Study shows hormonal therapy increases risk of breast cancer

Dr. Rowan Chlebowski, MD, PhD, Los Angeles Biomedical Research Institute lead researcher and author of a study released March 29 by the Journal of the National Cancer Institute, issued the following statement regarding the latest findings from the Women's Health Initiative, the largest-ever study of hormonal therapy in post-menopausal women.

The study Dr. Chlebowski authored reported that estrogen plus progestin use is linked with increased breast cancer incidence. In addition, it said the prognosis is similar for both users and nonusers of combined hormone therapy, suggesting that mortality from breast cancer may be higher for hormone therapy users as well.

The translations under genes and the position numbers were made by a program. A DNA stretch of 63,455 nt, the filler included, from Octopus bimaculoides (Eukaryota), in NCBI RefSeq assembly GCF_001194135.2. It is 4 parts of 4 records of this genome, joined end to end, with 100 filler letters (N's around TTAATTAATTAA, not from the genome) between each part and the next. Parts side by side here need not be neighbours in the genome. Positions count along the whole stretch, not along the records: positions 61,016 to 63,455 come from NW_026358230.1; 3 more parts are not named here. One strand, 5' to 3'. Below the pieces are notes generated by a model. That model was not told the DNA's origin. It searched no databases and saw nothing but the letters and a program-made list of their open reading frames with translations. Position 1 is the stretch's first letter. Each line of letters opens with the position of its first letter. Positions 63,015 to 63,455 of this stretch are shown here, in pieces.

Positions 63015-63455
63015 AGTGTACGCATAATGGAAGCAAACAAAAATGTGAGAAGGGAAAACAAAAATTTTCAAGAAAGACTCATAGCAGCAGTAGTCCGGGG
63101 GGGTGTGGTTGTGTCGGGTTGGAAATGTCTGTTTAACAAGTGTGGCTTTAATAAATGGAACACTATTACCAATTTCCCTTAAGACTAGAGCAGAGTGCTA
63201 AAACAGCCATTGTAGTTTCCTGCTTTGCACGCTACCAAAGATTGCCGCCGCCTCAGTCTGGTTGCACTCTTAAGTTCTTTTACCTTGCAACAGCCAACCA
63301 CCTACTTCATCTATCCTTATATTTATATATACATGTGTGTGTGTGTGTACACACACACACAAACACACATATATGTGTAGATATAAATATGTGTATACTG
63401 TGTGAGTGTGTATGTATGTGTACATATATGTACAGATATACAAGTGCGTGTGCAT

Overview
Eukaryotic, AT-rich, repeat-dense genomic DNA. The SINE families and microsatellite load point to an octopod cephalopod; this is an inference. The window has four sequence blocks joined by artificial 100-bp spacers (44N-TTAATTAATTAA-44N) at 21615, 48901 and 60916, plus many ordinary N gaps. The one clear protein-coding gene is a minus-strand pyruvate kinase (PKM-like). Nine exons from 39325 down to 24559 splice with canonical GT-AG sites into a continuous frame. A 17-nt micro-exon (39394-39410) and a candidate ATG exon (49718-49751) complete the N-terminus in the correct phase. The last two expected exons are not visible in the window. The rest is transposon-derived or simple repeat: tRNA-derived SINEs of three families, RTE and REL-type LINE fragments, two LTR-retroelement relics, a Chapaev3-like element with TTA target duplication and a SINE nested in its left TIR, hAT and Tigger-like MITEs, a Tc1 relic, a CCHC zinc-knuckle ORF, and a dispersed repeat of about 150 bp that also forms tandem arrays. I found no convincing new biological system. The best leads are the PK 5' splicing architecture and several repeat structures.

"This study shows that women who begin the hormonal therapy of estrogen plus progestin closer to menopause are at greater risk of breast cancer than those who started the therapy earlier. Because menopause usually is the reason for women to undergo hormonal therapy, this is a very significant finding.

"The study also showed that all categories of breast cancer are increased - not just those with favorable prognosis - among women using estrogen plus progestin. This finding suggests higher mortality from breast cancer among women who use this combined hormonal therapy. As always, women should consult with their physicians and consider the potential risks of any hormonal therapy to help relieve the symptoms of menopause."

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